I listened to all nine hours of testimony in the confirmation hearings. After Dr. Ford’s opening statement, I knew she was telling the truth. It was not her demeanor or her inability sometimes to hold back her emotions, but her descriptions of the assault and Kavanaugh’s state of mind. I knew because I committed sexual assaults when I was drunk. I was a drunk who had anger issues. I also had a quick temper. I said I wasn’t even there. I saw these things in him. He couldn't mask them.
As I listened, I could not help but think about my own offending. The victims of my crimes were innocent people who were attacked in their own homes by an angry, drunken fool who took his anger out on them without thought or regard. When I heard Dr. Ford describe how she felt 36 years later, I thought about what the women I attacked must have gone through for years, and the anxiety and fear other survivors must feel.
I knew before he said it that Kavanaugh was going to deny everything and portray himself as the victim. I waited for the anger, and there it was.
For decades I have wished for an opportunity to tell the victims of my crimes how deeply sorry I feel for the hurt and pain I brought into their lives. How terrible and dastardly, despicable and shameful I feel my actions were. I am grateful for one thing though, and that is that I feel this way. I have gotten to a place where I can admit my offending publicly, and I have these feelings of remorse and responsibility for what I have done. I believe that almost every sex offender, or any type of offender really, could get to a place where empathy would override the anger which drives these crimes. And if that happened, women of this world would feel safer.
I would respect this judge more if he had come clean and apologized to Dr. Ford for the pain she suffered at the hands of a drunken 17 year old. But as it is, this will hang over him for the rest of his life. He will never be able to get past it. He will never be free or forgiven. It will haunt him. I know because it haunts me. I had the opportunity to admit what I did and apologize for it at my sentencing, and I did not.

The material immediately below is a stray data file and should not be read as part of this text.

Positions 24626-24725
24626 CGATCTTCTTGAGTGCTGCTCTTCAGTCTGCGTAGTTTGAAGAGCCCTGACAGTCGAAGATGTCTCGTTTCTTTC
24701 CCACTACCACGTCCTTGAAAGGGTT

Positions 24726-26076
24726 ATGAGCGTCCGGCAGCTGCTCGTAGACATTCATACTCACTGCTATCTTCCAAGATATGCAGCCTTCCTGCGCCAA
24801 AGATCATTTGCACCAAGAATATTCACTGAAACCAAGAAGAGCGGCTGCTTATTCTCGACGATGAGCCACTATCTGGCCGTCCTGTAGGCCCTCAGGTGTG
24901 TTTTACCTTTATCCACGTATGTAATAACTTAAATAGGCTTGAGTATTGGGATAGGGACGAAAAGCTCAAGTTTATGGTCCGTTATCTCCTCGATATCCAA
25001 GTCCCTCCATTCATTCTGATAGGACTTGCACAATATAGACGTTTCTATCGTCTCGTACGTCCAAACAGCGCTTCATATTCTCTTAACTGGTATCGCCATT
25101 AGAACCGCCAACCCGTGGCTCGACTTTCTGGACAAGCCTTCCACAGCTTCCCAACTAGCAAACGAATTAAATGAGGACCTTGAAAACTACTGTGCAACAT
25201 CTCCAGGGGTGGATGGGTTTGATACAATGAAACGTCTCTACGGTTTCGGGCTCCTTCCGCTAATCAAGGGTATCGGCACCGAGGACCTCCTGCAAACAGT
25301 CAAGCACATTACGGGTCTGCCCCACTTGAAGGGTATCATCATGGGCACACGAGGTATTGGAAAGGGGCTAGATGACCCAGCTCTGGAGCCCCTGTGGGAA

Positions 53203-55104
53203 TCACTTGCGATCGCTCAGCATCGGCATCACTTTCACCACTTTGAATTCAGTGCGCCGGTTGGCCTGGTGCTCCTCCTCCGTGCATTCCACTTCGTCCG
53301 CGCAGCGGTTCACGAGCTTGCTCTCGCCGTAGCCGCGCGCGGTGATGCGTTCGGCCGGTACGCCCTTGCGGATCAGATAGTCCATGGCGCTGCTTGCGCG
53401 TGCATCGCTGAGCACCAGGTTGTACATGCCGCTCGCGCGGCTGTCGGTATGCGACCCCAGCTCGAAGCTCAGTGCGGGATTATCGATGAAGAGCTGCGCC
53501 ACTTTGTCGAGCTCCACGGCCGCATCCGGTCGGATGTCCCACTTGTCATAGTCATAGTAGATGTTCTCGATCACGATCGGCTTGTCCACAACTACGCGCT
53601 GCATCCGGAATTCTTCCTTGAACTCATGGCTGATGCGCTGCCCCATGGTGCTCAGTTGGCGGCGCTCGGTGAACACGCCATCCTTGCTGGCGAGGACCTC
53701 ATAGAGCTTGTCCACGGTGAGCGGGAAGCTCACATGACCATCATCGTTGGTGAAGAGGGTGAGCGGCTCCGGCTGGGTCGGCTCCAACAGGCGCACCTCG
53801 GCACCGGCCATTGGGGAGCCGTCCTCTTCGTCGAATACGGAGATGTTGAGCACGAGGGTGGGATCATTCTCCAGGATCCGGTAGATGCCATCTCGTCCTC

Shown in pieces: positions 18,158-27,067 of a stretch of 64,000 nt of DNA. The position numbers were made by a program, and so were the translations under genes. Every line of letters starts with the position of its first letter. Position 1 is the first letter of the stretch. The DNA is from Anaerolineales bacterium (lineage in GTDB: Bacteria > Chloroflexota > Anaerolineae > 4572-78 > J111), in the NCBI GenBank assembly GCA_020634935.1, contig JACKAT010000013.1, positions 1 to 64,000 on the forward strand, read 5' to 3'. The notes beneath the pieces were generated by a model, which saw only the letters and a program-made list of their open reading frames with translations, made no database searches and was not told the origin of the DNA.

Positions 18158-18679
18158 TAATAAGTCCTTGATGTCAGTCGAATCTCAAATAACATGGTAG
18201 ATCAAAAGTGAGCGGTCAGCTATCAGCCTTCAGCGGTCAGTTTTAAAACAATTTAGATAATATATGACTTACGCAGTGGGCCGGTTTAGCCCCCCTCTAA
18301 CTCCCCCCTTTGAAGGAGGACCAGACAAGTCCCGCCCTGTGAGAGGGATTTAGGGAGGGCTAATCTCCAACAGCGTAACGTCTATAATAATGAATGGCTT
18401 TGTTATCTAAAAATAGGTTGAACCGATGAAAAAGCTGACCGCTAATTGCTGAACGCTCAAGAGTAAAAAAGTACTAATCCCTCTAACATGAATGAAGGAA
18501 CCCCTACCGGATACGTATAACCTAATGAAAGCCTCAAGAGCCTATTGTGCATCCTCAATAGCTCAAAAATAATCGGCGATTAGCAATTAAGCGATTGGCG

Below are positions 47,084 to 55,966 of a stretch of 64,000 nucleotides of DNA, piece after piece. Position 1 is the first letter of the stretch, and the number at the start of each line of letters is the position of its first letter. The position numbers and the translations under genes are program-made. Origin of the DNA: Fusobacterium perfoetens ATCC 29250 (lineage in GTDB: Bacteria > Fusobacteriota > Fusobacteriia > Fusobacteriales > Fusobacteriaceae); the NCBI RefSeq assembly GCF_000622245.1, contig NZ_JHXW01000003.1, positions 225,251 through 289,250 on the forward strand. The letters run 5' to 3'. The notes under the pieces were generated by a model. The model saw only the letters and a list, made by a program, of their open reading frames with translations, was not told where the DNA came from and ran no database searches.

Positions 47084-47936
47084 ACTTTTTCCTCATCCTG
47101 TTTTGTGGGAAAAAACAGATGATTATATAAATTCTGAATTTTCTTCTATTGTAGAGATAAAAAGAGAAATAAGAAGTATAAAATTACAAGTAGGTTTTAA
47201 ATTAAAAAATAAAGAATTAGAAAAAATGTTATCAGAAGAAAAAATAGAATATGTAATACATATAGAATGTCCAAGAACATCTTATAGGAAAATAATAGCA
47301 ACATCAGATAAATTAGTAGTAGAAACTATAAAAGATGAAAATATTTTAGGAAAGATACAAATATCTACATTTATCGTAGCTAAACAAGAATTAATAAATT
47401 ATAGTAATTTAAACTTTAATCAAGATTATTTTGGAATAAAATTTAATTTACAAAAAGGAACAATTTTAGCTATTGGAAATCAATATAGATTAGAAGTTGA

I have prayed many times that those I hurt will not suffer any more. I am deeply sorry for my actions. That is what really matters to me now. When I meet my Maker, He will know what is in my heart.
Dr. Ford displayed great courage by revealing all that she did on national television. It is a shame she has suffered for so long. I listened to her testimony carefully. I hung on every word. I believed every word. My wish for her is that she finds peace, vindication and justice. I hope she knows she inspired thousands of people -- victims and offenders alike, myself included. I hope that by being the first in my group to speak about what I have done and how I feel about it, that others will as well. It heals some things to admit what I did and take responsibility, and it honors those I wronged. I hope it is some justice.